Browsing articles in "The Master of Whitehall"
Jun 20, 2016

Author Interview – Rick H. Veal

indexHere is my author interview with Rick H. Veal so I hope you enjoy reading the interview as much as I did. We are going to be highlighting his book The Master of Whitehall: Katelyn’s Chronicles which is available for FREE on KU so grab your copy today! This is book one in his series The Master of Whitehall so if you read and like book one you may also consider grabbing the other books in the series Lexi’s Legacy: The Epic Saga Continues (book 2), Dale’s Descent (book 3) and Charlotte Ann’s Coven: The Beginning (book 4).

What was your overall inspiration to write in the very beginning of your career?
I have read and enjoyed vampire stories all of my life and the idea of writing my own story has been around for a long time. I actually wrote my first ‘spooky’ story when I was still a child. However, the decision to actually write a book came after surviving two major heart attacks in the same weekend. During my recovery, I realized how short life can be and how quickly it can potentially be over. I came to the conclusion that if I intended to leave anything behind that was lasting, now would be the time to do so. I began to consider my own mortality, and realized that if I really wanted to write, now was the time to begin … not next week, next month, or next year … and that was five and a half years ago. When I decided to begin my story, I followed the advice of Anne Rice to “write the kind of story I would enjoy reading, and then other people would enjoy it too.”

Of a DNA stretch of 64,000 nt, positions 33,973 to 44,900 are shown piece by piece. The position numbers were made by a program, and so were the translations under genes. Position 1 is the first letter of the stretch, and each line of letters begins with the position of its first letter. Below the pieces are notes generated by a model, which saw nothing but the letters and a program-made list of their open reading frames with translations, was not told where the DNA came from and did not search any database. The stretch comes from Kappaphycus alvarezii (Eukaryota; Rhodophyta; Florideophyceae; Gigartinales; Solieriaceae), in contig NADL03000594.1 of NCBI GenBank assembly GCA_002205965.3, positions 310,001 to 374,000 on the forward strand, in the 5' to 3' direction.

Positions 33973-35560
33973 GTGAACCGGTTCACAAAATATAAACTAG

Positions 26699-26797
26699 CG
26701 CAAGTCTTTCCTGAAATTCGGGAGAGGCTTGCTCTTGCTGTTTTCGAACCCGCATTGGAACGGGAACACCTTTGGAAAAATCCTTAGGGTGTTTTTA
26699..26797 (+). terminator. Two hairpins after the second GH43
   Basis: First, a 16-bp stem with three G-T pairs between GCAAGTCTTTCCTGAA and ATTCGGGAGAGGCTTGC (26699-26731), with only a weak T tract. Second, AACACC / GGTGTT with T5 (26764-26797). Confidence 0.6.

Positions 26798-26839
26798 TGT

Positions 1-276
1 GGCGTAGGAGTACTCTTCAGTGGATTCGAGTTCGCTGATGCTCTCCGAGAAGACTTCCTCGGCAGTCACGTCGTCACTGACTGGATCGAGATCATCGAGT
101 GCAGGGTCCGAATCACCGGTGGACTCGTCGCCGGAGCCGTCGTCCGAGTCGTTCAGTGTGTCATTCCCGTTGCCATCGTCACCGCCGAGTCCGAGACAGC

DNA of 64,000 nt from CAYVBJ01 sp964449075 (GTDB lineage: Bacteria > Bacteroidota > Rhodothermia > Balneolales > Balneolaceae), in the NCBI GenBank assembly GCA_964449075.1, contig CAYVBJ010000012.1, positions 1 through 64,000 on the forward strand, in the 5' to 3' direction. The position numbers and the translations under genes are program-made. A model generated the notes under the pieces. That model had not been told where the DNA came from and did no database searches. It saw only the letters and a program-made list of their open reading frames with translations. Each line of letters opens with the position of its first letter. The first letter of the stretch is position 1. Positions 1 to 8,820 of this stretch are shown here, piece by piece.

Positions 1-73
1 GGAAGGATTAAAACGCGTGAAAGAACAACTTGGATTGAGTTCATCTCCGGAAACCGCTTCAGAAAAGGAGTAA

How many vampire books do you currently have out with titles please?
I have five Vampire books, a short ghost story, and the fifth and final book of my series due to release, probably, in August. My main series is ‘The Epic Saga of The Master of Whitehall’ consisting of ‘The Master of Whitehall’, ‘Lexi’s Legacy’, ‘Dale’s Descent’, ‘Charlotte Ann’s Coven’, and coming soon ‘James’ Journey’. The two shorts are ‘Hannah’s Heartache’ a Master novelette, and ‘Jennifer’s Ghost’.

Do you have a favorite vampire book or movie/tv show?
It’s difficult to pick a favorite Vampire book. I’m a big fan of Anne Rice’s ‘Vampire Chronicles’, Rachel Craine’s ‘Morganville Vampires’, Charlene Harris’ Sookie Stackhouse’, and L.J. Smith’s ‘Night World’. I’m really picky when it comes to the movie/TV shows because as a reader, the film versions can, and often do, become unrealistic. I enjoyed the adaptation of ‘Interview with the Vampire’ and the first three or four seasons of ‘True Blood’, but they lost me pretty quickly after that.

If vampires were to really exist and you had the option to become immortal would you do so yes or no and why?
Can I answer ‘Maybe’ – although I lean toward the yes side of that question but only if no one else knew that I was an immortal. I would enjoy watching the advancements of mankind and see where they would take them and what they would do with them. Imagine having been around and watched such advancements in transportation as the invention of the railroad, the airplane, the car, or the spaceship. I think perhaps it would be difficult for the first couple of centuries because we are all men and women of our time, making the most difficult part of immortality being able to adapt to the times in which I lived.